As much of the media is still trying to understand the phenomenon of this massive growth in e-bike use, cities are already grappling with just how to handle it. Not only are cities around the US seeing their own rise in e-bike usage, but several are helping to support the shift away from cars by providing incentives for purchasing electric bikes.

Even without incentives though, e-bikes are surprisingly affordable. Like anything, you’ll find fancier expensive options. But a good e-bike can be bought for under $1,000. When you compare that to the cheapest $40,000 Tesla, you can see why young people are moving to e-bikes in droves.

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Time to Move Away from Suburbia

the suburbs
Generic car focussed housing development.

The future is 15 minutes away and it’s high time we get there. With the climate crisis in full swing we need to rethink unsustainable lifestyles and restructure unsustainable urban design into sustainable living. The concept of the 15 minutes city has gained popularity and captures the core idea of what we need to do. Even if we don’t build 15 minute cities it is abundantly clear that we need to move away from low density high energy suburban development. In the car-dominated USA they are looking into ways to increase livability of communities by decreasing car dependency.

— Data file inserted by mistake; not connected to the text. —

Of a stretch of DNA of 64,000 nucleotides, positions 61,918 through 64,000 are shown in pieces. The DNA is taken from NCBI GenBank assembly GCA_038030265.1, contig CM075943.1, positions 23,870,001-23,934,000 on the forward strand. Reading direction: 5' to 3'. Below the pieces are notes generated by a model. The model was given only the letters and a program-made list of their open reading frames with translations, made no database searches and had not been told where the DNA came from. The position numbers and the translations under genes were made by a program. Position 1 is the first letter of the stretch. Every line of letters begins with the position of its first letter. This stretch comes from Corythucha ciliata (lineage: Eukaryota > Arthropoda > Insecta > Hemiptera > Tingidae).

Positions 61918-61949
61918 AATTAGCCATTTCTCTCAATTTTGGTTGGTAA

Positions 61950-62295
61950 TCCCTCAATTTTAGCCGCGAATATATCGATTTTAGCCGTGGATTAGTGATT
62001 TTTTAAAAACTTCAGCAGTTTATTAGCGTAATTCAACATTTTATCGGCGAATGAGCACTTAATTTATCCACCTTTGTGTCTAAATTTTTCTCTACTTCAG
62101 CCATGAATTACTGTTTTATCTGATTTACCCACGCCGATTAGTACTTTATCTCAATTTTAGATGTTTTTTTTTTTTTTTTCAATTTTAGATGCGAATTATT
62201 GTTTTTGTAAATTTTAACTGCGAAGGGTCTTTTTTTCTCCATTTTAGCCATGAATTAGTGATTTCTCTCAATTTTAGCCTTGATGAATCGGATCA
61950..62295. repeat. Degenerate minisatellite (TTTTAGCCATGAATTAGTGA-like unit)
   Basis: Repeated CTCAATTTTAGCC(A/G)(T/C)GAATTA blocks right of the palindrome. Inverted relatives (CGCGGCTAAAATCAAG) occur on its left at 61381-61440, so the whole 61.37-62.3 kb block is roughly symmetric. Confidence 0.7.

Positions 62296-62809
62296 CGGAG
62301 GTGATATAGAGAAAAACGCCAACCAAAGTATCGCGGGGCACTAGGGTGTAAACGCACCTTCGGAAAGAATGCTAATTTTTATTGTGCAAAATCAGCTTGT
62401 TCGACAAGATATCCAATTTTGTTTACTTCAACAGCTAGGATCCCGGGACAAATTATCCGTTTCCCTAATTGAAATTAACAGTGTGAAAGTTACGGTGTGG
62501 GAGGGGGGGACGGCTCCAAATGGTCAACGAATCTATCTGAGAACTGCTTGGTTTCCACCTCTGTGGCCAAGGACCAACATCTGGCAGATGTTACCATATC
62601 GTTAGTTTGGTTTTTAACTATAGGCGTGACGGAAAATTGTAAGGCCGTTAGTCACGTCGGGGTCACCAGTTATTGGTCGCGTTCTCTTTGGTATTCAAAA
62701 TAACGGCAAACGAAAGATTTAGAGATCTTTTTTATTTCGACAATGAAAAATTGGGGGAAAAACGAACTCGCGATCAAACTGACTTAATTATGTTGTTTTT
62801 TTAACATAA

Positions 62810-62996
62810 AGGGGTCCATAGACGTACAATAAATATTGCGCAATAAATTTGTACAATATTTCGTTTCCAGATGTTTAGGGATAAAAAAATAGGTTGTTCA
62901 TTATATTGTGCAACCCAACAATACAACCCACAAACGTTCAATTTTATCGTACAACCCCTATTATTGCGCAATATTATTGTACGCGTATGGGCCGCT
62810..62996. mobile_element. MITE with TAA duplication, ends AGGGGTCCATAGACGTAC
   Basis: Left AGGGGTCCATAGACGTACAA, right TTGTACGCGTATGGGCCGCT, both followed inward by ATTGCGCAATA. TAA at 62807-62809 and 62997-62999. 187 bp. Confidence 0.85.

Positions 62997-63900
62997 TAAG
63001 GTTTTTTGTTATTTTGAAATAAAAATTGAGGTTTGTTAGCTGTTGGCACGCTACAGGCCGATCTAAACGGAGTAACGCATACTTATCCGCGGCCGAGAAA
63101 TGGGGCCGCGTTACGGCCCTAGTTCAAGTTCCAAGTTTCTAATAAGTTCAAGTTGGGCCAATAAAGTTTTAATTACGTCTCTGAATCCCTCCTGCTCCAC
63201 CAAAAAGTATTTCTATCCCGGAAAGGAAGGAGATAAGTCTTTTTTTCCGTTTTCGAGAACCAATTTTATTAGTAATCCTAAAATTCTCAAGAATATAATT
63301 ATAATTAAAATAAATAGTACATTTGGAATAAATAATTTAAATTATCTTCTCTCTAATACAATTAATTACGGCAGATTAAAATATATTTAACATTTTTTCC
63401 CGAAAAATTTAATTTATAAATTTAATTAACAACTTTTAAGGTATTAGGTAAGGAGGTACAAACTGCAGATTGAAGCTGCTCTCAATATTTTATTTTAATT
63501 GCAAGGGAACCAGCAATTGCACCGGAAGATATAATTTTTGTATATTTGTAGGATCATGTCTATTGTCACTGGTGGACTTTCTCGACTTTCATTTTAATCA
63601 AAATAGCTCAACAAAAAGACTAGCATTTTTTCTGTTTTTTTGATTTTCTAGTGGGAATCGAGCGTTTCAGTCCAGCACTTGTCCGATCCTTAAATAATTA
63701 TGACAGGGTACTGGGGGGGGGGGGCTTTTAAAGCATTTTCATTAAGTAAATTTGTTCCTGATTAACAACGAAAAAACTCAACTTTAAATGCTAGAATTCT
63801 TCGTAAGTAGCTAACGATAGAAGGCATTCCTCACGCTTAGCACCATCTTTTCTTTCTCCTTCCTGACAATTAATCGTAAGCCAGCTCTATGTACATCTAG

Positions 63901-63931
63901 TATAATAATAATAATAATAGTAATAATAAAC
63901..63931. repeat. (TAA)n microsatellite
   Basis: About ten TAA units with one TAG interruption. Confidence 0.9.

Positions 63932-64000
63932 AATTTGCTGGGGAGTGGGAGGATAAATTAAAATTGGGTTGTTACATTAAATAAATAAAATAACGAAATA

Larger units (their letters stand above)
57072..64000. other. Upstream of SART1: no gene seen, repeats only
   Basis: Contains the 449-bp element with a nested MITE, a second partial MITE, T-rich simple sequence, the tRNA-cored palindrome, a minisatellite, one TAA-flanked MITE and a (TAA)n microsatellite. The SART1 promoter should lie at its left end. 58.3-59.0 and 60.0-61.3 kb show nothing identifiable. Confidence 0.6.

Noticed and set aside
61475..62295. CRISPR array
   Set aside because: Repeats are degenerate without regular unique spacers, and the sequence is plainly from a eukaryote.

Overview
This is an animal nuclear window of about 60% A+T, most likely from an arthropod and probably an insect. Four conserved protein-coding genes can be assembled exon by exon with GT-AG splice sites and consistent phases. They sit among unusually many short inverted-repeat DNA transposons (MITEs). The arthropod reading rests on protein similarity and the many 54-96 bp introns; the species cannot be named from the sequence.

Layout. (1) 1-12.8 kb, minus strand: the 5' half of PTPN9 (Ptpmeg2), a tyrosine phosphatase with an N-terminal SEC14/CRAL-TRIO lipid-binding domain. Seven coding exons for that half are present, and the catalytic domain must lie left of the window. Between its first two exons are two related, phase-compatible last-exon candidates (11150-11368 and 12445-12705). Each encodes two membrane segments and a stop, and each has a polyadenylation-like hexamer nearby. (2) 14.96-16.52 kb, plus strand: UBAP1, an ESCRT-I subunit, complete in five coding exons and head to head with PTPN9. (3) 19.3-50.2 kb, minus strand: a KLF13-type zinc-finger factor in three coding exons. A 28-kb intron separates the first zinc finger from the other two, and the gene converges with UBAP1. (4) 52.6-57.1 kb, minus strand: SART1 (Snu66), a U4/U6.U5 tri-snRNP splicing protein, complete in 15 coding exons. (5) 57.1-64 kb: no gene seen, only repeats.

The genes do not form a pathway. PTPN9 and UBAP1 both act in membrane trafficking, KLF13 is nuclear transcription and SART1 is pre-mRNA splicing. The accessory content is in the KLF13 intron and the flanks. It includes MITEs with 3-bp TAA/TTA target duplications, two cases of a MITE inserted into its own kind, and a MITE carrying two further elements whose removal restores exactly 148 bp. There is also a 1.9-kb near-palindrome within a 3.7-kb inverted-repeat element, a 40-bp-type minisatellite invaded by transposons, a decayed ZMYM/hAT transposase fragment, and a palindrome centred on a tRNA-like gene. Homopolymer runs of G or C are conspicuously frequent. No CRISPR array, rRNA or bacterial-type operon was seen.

Some proponents of new urban developments imagine a future where cars are obsolete. It is just as feasible, however, to implement city designs that allow for vehicle use without becoming dependent on it. In Utah, plans for a new 15-minute-city include 40,000 parking spots, all inside or underground, out of view from pedestrians. This leaves space available for wider paths, outdoor dining, and greenways that enhance community. Without having to make space for cars, all city amenities are within close proximity and enjoyable to walk between.

Federal legislation is also contributing to a growing acceptance of alternatives to car-centric transportation systems. The Senate Environment and Public Works Committee highway bill increases pedestrian safety provisions and increases funding to bike sharing and mass transit. Unfortunately, it falls short of addressing the heart of the issue (cars). In fact, it grants $220 billion to highway development programs. It also fails to include any provisions for metro system carbon emission targets.